One of the most remarkable experiences in my research was a field trip to Harare, the capital of Zimbabwe, in the summer of 2006.The aim was to better understand the role and effects of international sanctions and blacklisting of leaders, in this case the Zimbabwean power elite.
Disembarking the plane at Harare International Airport, recently renamed Robert Gabriel Mugabe International Airport, I carried with me a list of names of senior officials in the government of President Robert Mugabe and leading representatives of Zanu-PF, the ruling party in Zimbabwe since independence in 1980. I had taken the names from the European Union (EU) sanctions database.
To carry out my research, I enrolled at a local NGO who gave me an office, a computer and a telephone. I had a base for my work.
My research followed a tradition in the field of international relations, studying sanctions through the lens of power projection. Norwegian sociologist Johan Galtung, the principal founder of the discipline of peace and conflict studies, laid the foundations of the most widely recognised sanctioning theories following a visit to Rhodesia in the 1960s.
Galtung identified the so-called naïve theory of sanctions. ‘Naïve’ referred to how the states of that time used sanctions.Galtung saw that all-inclusive international sanctions against Rhodesia’s white minority regime, under Prime Minister Ian Smith, strengthened rather than weakened the power elite.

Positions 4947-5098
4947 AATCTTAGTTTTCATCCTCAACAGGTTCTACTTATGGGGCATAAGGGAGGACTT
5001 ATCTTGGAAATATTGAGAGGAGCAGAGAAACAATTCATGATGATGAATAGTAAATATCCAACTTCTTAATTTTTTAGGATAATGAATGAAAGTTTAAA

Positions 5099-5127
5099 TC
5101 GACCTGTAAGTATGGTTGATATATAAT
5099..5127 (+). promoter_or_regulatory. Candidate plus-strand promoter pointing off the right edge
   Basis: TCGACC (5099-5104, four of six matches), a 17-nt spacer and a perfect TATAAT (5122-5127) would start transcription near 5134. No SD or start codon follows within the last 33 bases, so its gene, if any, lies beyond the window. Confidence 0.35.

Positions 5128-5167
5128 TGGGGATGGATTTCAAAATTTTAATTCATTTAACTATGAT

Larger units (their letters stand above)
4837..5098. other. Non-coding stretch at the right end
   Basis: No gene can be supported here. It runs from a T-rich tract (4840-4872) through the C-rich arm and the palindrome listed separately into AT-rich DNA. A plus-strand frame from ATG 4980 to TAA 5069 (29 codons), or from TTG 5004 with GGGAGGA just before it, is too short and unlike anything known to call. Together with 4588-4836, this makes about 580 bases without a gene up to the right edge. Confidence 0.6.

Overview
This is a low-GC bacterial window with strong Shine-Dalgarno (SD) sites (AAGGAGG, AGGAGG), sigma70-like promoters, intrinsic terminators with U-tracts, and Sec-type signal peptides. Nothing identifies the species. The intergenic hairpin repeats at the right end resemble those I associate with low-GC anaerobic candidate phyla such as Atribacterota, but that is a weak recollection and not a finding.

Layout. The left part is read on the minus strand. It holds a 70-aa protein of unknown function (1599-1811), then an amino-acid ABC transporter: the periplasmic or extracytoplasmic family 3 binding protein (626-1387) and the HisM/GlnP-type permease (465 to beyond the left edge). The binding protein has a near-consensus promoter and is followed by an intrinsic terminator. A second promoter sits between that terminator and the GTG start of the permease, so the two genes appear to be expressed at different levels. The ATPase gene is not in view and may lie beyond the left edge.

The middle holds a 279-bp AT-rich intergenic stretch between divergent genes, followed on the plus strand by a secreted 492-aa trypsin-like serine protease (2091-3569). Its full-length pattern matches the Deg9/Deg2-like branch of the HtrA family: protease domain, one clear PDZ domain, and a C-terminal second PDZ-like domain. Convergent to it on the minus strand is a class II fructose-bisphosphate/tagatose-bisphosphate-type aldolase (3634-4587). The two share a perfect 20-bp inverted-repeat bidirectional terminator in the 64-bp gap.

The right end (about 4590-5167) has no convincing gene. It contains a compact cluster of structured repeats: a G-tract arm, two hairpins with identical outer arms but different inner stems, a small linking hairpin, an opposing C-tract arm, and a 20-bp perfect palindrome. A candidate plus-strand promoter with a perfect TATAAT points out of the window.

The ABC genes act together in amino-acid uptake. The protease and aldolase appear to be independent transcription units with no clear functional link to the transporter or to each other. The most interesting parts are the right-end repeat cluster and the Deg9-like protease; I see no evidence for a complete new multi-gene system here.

Some 40 years later, the sanctions instrument has evolved from focusing on countries to focusing on individuals.
Now I was in here in Harare to test how individual sanctions worked. How did the EU and US international blacklisting work, and what effect did it have on Mugabe and his cronies? More precisely, I was trying to understand what targeted sanctions actually meant.
One of the names on my list was the minister of agriculture. I contacted the government offices in Harare to ask for an interview. To my surprise, the ministerial office approved.
I spent the days before my meeting with the minister visiting the journalists at the main newspapers in Harare; among others the state-owned daily paper The Herald. Early on in my research, I got the feeling that there was a different dynamic to the sanctions issue than prevailing attitudes in Brussels and Washington, DC suggested, which spoke of the stigma of being blacklisted.
However, what I saw was that, just as Galtung had identified in the 1960s, the state had set up a propaganda machine to meet the world’s sanctions head on. Headlines in daily papers in Zimbabwe screamed about how Western superpowers were targeting black Zimbabweans in general. Zimbabwean media labelled the sanctions as economic warfare, propagating the view that short-term interests of white capital in London, Washington, DC and Brussels were driving them. This starkly contrasted with the view of the sanctions imposers in the EU and US, that sanctions were a response to suspicions of vote-rigging in the 2002 elections. Nonetheless, Mugabe’s inner circle said they were to do with white Zimbabwean landowners’ protests against Mugabe’s land redistribution reforms. The white landowners, the government argued, had close links with the British upper classes.
In response to the stories in the Zimbabwean state-owned media, the US government published the names of those blacklisted in one of Zimbabwe’s major newspapers, emphasising that the sanctions were targeting them and not the Zimbabwean people as a whole.